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National slime week celebrates science

By Donna Carman

WELL actually, it was National Science Week, celebrated by the Mount Barker Community Resource Centre with a ‘slime’ event – but slime is such an eyecatching word!

‘The Science of Slime’ featured guest speaker Dr Harriet Paterson from Albany and a range of hands-on activities created by centre staff.

Claudia McGarry assists with the creation of slime. Photo by Donna Carman

Manager Martina Meinen has a longstanding tradition of providing science opportunities for the Mt Barker community. “We like to do an event each year, with something quirky to help people to engage with science,” she said.

Dr Paterson delivered clear scientific information with entertaining examples of slimy creatures. Slime is abundant in nature, she said, and when produced by animals is usually called mucus. It exists on our bodies wherever there is no skin, and in our digestive tract and airways. Corals produce a mucus for sun protection, while barnacles make a ‘superglue’ slime to hold on to rocks.

Slime is high in protein, and can be a protective covering produced by larger life forms, or for some microscopic plants and animals simply a way of life, often only becoming ‘slime’ when millions of them get together as algal blooms and other mass assemblages.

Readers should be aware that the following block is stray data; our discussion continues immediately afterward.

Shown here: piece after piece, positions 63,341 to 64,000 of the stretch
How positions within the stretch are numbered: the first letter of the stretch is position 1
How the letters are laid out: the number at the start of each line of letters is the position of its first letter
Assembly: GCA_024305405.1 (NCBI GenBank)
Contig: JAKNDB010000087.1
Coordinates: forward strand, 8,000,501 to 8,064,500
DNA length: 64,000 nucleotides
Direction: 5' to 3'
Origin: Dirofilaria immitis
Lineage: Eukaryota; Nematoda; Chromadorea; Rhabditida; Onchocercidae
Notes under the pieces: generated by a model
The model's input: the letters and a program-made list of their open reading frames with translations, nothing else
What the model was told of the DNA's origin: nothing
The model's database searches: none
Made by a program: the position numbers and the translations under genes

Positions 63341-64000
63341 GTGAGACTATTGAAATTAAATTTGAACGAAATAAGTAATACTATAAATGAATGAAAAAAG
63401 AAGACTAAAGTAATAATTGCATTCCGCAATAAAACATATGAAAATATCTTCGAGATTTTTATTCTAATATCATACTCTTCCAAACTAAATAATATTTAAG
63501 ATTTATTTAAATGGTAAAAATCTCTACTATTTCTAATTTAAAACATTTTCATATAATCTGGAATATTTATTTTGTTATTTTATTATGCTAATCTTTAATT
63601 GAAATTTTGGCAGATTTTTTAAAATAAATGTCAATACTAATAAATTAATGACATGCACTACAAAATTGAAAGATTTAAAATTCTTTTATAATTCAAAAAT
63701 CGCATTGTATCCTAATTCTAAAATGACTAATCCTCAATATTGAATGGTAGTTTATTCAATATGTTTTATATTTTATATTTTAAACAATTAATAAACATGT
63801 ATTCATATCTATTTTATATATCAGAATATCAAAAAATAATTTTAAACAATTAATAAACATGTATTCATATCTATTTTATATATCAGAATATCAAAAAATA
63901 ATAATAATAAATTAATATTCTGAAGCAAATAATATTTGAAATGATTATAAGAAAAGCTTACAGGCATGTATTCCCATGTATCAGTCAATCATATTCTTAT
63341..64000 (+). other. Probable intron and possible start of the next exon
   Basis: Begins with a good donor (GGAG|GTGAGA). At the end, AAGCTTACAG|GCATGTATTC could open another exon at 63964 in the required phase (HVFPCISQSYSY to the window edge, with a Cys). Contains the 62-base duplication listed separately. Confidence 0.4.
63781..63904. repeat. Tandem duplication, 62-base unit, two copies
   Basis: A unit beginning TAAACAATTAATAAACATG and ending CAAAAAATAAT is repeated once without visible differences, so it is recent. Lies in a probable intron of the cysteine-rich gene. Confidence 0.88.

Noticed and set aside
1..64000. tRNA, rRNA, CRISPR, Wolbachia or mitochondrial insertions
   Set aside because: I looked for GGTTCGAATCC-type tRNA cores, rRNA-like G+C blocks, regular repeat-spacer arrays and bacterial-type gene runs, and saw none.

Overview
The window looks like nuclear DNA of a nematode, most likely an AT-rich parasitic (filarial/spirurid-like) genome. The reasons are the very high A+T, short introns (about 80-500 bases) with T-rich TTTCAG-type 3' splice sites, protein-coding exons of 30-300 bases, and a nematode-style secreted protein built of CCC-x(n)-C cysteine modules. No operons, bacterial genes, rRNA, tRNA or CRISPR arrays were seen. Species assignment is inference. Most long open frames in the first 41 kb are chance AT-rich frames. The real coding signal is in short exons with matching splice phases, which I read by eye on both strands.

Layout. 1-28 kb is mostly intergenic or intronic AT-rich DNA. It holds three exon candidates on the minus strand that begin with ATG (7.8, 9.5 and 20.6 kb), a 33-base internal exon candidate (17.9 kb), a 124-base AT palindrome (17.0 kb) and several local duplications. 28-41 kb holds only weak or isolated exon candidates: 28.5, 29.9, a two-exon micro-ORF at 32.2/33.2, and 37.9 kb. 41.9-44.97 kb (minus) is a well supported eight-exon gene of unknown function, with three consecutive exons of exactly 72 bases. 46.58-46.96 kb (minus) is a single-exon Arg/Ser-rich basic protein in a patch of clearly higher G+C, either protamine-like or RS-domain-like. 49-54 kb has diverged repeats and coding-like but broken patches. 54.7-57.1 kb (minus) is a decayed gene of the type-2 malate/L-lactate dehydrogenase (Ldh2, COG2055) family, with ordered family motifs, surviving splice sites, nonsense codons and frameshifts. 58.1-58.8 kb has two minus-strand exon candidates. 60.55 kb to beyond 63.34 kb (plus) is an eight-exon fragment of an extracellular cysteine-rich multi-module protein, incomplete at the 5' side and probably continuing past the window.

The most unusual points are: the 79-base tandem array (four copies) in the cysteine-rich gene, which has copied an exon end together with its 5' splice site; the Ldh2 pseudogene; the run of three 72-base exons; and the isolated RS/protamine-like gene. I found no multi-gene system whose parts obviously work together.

Claudia McGarry demonstrating to the children. Photo by Donna Carman

Animal slime textures were described by Dr Paterson as ‘snottywebby’, ‘opaque’ and ‘sticky-smeary’. “Slug slime is inspiring research into surgical glue that sticks to wet surfaces,” she said. “The physical and chemical properties of a snail’s foot are being used to invent internal bandaids, to be used in place of stitches.”

Hagfish are one of the slimiest animals around and are not only incredibly ugly but can expand their mucus hundreds of thousands of times – a phenomenon now being researched for plastic and fibre technologies.

Many of those attending the event were junior primary age, and it was no small feat to hold their attention after school – though a generous afternoon tea likely nourished their attention span. Seemingly complex concepts were lapped up by even the youngest students, with their level of understanding demonstrated by the quality of their questions. “Science is all around us, and is for everyone,” Martina said.

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